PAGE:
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Rich Clune phones an unsuspecting Twitter tormentor and posts the video - and then tells us why he did it

Nashville Predators enforcer Rich Clune often reads catcalls directed his way by people on Twitter, but usually can't respond in person. That changed Monday afternoon when he phoned one of his tormentors to have a little chat about the dangers of alcoholism.
The Hockey News

The Hockey News

Nashville Predators enforcer Rich Clune claims a day rarely passes when some keyboard warrior out there doesn’t take to Twitter to call him a “crack head” or disparage him for his well-documented history with mental health issues and substance abuse problems. “Just this summer I made a joke about the World Cup and somebody tweeted back, ‘I hope somebody steps on your throat with a skate blade the next time you play,’ “ Clune said.

Usually, Clune and his fellow NHLers brush the comments off and ignore them. And even if they don’t, they often have no way of responding. But when Clune received a disparaging tweet recently, he did a bit of digging and went right to the source.

First, the backstory. Last week, Clowe became entangled in a Twitter “war” involving former NHLer Sean Avery and former world heavyweight champion Riddick Bowe, who has endured his share of life travails outside the ring. What started as light banter among the three escalated, but it was all in fun, Clune said. At one point, Clune poked fun at Bowe for his weight, tweeting that Bowe, “now eats cheeseburgers for a living.” The tweet inspired some vulgarities and invective from Bowe, much of which was set up. (Clune is friends with Avery and while he has never met Bowe, the two have communicated on Twitter in the past.)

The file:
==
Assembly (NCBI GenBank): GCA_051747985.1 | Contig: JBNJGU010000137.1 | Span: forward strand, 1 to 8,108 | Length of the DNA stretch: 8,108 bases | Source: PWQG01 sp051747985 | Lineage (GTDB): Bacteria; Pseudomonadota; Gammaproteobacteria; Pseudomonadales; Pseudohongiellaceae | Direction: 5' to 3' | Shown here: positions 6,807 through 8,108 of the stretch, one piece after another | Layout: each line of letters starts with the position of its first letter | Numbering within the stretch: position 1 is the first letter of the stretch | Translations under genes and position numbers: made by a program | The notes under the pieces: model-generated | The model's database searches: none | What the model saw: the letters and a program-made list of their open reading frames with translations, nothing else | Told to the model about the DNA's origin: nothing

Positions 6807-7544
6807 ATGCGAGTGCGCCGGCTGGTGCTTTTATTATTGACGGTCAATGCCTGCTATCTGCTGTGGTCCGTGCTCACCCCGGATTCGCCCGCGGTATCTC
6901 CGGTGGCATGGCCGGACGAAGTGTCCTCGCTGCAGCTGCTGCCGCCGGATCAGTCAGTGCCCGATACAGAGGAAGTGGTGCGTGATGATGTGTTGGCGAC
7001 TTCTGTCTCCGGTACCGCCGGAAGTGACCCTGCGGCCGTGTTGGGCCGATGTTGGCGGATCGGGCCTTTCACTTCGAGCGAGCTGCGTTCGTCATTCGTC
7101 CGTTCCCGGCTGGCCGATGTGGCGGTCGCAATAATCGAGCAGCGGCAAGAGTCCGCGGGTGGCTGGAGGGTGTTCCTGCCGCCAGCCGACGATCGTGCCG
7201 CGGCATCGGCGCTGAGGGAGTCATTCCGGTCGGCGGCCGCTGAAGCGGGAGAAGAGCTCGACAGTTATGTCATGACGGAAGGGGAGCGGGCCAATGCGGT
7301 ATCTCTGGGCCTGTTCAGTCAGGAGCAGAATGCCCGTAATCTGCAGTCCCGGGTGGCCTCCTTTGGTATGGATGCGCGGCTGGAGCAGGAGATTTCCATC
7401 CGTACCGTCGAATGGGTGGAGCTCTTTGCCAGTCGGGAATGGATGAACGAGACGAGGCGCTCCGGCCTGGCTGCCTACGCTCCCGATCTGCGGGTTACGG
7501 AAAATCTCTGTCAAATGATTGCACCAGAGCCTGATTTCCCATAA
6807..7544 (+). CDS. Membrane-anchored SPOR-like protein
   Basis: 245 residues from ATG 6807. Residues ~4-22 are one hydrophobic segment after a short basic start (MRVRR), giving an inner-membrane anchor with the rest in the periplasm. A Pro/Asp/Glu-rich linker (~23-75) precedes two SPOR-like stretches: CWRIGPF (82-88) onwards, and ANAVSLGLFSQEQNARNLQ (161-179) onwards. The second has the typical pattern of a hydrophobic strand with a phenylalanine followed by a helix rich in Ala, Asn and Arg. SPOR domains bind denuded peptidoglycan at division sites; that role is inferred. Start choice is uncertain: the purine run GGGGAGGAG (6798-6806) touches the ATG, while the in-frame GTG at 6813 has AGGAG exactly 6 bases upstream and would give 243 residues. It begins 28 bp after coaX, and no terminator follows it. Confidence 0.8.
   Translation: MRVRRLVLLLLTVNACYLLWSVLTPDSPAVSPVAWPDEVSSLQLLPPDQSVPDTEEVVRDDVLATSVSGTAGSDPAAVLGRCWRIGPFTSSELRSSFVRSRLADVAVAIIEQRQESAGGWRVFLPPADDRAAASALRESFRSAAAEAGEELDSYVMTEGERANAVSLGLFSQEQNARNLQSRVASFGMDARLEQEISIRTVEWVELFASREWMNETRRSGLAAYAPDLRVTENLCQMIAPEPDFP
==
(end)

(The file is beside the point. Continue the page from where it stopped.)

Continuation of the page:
That prompted one boxing fan to tweet to Clune, “You’ll be back in rehab in no time, loser.”

The only problem was, the poster’s Twitter profile photo was the business card for his dog walking service – no, we’re not making this up – which contained his phone number. So, instead of stewing over the remark, Clune decided to call the tweeter between workouts Monday afternoon. He basically called the guy out, recorded the conversation and posted it to his Twitter account.

Here it is in its more-than-nine-minute entirety:

At the beginning of the conversation, Clune refers to the guy as a “coward,” saying that predicting Clune will be back in rehab is tantamount to, “telling someone who has cancer, ‘I hope you get it again. You’re a lowlife.’ “ He went on to say, “By saying, ‘You’ll be back in rehab,’ insinuates that I’ll relapse, which I could possible die from because of how serious this illness is. I’m just trying to tap into the psyche of someone who would say that, that’s all.”

By the end of the conversation, the offender has apologized and Clune accepts his gesture of contrition. The guy even says he’ll cheer for Clune next season and asks whether Clune is still with the Predators. “No. 16 in your program, No. 1 in your heart,” Clune responds.

Clune, who spoke to from his family’s home in Toronto, is proud to report that he has been sober for, “four years, three months and six days,” (it’s actually closer to four months). He deals with his disease every day, but he also has to deal almost daily with people who don’t understand how serious and lethal it can be. Although Clune says he doesn’t want the burden of representing all those with substance abuse issues, he was happy to strike a blow for all the athletes who have to endure the anonymous abuse they receive in social media. “And maybe it was a notch for all those recovering alcoholics out there,” Clune said.


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